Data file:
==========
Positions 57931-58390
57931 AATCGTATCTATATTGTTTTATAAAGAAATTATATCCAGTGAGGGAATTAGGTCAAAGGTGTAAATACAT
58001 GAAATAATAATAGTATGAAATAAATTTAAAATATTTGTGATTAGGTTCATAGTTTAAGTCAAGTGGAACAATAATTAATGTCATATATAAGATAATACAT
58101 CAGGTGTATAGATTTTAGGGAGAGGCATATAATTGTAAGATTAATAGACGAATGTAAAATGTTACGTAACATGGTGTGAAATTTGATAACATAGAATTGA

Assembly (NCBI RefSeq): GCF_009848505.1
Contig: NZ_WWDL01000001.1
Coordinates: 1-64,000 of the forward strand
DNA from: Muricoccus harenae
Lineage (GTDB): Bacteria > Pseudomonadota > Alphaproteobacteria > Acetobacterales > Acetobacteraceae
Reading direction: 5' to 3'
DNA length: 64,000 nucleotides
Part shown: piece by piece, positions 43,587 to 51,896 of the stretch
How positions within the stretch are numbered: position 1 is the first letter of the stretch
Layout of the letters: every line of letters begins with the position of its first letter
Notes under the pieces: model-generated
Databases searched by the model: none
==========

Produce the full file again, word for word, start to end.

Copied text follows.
Positions 57931-58390
57931 AATCGTATCTATATTGTTTTATAAAGAAATTATATCCAGTGAGGGAATTAGGTCAAAGGTGTAAATACAT
58001 GAAATAATAATAGTATGAAATAAATTTAAAATATTTGTGATTAGGTTCATAGTTTAAGTCAAGTGGAACAATAATTAATGTCATATATAAGATAATACAT
58101 CAGGTGTATAGATTTTAGGGAGAGGCATATAATTGTAAGATTAATAGACGAATGTAAAATGTTACGTAACATGGTGTGAAATTTGATAACATAGAATTGA

Assembly (NCBI RefSeq): GCF_009848505.1
Contig: NZ_WWDL01000001.1
Coordinates: 1-64,000 of the forward strand
DNA from: Muricoccus harenae
Lineage (GTDB): Bacteria > Pseudomonadota > Alphaproteobacteria > Acetobacterales > Acetobacteraceae
Reading direction: 5' to 3'
DNA length: 64,000 nucleotides
Part shown: piece by piece, positions 43,587 to 51,896 of the stretch
How positions within the stretch are numbered: position 1 is the first letter of the stretch
Layout of the letters: every line of letters begins with the position of its first letter
Notes under the pieces: model-generated
Databases searched by the model: none